*Instead of the "dead lake Jason nightmare" and the hospital scene, end the film with police, fire, and ambulances arriving at the camp (perhaps drawn by smoke from fires Mrs. Voorhees has set) and discovering the injured Alice and the dead Mrs. Voorhees. We see Mrs. Voorhees being loaded up (in pieces) in the ambulance and cut to...

THE DISFIGURED ADULT JASON WATCHING FROM THE WOODS. Although the Wikipedia article about the first movie states the creator didn't like making Jason into the villain of the later films when he was the victim of negligent camp staff, I think the "dead lake Jason" was included as a sequel hook. This would show that Jason is not in fact dead, but grew up into the mute and vengeful machete-machine we all know and love.

You guys like? It keeps the few good parts of the film (Mrs. Voorhees as a tactical genius with a very understandable beef with the camp), but tightens it up and makes it a lot more suspenseful.

Sunday, October 6, 2019

My Next Convention: MultiverseCon (Plus Panels I Wish I Could Attend)

In my admittedly limited experience as an author, I make more money from going to events and signing books than from royalties, much like how musicians make more money from going on tours and concerts than from selling records. Consequently, I go to a lot of events--this past year's adventures included the Decatur Book Festival, Hypericon in Murfreesboro (where I was a panelist), various bookstore appearances, a gun show, and the new Next Chapter Con in Ringgold where I sold a bunch of books and definitely plan to come back.

At most book events I have two books to sell, The Thing in the Woods and The Best of Heroic Fantasy Quarterly Vol. 2, which contains my short Viking monster story "Nicor." In November I will have a new book coming out, Little People, Big Guns from Deadite Press, but there's one more big fandom convention in Atlanta between now and then and that's MultiverseCon. It seems to be a relatively new event at the Hilton Atlanta Airport 10/18-20 and not only was the author table price relatively cheap but it's pretty close to my day job, so off I'm going.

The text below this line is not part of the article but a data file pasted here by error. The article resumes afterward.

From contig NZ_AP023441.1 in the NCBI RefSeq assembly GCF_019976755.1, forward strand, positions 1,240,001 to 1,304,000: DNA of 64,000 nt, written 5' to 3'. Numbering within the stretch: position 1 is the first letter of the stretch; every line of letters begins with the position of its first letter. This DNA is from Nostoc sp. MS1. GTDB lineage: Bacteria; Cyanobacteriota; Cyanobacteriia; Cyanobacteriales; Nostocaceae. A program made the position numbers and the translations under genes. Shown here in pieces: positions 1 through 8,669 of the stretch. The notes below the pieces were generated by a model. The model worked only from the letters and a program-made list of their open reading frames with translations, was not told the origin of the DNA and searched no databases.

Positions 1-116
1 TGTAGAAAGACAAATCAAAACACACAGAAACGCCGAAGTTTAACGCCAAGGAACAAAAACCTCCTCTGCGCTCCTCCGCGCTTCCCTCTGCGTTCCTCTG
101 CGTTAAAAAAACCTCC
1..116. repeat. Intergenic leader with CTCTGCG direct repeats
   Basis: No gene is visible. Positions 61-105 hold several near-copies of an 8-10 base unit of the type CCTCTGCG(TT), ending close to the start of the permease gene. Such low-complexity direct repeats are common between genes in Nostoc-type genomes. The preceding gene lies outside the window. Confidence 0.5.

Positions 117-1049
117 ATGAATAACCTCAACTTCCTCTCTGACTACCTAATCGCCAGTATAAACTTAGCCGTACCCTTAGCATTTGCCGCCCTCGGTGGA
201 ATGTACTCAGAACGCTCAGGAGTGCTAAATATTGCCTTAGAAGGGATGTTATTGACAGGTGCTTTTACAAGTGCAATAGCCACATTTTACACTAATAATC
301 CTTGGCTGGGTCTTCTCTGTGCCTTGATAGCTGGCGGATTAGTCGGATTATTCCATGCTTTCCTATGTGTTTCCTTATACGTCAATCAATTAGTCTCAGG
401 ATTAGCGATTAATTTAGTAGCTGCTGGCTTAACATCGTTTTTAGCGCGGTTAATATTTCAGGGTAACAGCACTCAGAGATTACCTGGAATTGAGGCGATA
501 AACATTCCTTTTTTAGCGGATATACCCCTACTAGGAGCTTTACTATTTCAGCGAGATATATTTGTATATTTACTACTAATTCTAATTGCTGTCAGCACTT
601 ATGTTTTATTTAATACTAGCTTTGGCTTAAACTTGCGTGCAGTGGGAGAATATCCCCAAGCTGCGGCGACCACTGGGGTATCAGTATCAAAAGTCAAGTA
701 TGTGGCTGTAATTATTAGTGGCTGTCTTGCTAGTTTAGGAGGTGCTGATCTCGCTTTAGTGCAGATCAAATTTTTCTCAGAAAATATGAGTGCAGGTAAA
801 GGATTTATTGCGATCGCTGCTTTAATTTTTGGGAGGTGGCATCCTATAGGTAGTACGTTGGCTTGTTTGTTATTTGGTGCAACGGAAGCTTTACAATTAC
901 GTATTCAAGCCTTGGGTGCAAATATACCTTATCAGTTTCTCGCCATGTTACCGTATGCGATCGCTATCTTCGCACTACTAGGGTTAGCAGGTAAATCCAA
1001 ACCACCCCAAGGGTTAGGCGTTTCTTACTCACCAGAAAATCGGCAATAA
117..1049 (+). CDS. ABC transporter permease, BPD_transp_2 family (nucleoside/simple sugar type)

Not only will there probably be a lot of vendors at the event (the vendors are sold out this year), but MultiverseCon's schedule shows a lot of really interesting panels. Given my table responsibilities I would only be able to attend the ones after the dealers' room closes, but here are some I find particularly interesting:

Friday, 10/18

Where Horror Lives (2:30 PM)-As a teen and then an adult there's not a lot in horror movies or books that really scares me, although there is stuff I do find really depressing (the unnecessarily bleak ending of the film The Mist that I have no interest in seeing comes to mind). I think the only time I've ever gotten straight-up nightmares from something was James Tuck's (as Levi Black's) first Mythos War novel Red Right Hand and my own short story "I am the Wendigo," and that's having been interested in the scary stuff since preschool (I wasn't allowed to see Arachnophobia and Gremlins 2, which was for the best). So looking for ways to crank up the fear would be a wise use of time.